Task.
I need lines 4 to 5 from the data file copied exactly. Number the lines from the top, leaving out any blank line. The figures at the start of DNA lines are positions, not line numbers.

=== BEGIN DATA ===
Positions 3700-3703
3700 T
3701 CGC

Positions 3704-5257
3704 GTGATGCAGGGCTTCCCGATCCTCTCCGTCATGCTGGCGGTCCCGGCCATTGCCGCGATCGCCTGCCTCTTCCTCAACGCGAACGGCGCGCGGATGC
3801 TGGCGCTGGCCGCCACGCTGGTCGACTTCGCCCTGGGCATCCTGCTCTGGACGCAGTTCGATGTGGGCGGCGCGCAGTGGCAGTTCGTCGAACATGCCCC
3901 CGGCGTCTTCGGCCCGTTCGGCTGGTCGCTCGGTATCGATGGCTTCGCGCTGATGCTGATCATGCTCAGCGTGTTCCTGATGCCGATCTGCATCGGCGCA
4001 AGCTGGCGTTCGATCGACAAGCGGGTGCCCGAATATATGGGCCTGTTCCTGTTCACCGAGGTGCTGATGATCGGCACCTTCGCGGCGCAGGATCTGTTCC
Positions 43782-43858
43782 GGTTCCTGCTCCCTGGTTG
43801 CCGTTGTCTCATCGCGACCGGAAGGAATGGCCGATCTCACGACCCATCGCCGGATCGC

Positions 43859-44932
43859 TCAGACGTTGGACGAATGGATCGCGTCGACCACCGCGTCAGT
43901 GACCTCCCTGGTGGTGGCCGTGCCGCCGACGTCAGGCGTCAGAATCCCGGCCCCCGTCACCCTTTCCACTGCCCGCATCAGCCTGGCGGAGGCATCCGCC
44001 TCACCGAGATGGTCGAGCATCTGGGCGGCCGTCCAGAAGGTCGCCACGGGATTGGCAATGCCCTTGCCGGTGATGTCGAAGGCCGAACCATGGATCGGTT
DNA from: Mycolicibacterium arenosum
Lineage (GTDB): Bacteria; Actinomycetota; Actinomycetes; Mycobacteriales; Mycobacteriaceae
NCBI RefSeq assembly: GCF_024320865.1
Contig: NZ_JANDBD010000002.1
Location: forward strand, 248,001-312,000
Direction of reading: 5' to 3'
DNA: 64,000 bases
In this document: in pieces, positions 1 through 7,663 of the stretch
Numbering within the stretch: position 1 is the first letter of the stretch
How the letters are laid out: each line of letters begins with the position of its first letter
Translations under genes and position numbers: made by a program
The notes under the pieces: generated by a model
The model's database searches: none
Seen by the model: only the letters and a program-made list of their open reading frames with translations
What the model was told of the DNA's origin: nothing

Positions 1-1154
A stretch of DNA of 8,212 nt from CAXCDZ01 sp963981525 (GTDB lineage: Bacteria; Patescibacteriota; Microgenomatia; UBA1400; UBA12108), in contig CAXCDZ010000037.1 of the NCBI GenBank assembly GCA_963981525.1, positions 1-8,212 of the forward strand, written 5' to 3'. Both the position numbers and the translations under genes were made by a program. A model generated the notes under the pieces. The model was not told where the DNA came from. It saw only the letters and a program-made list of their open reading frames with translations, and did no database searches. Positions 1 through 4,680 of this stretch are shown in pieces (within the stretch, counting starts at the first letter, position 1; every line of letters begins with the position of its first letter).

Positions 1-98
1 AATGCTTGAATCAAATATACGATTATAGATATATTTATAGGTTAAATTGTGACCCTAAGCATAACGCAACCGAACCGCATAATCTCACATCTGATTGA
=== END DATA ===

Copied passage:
Positions 3704-5257
3704 GTGATGCAGGGCTTCCCGATCCTCTCCGTCATGCTGGCGGTCCCGGCCATTGCCGCGATCGCCTGCCTCTTCCTCAACGCGAACGGCGCGCGGATGC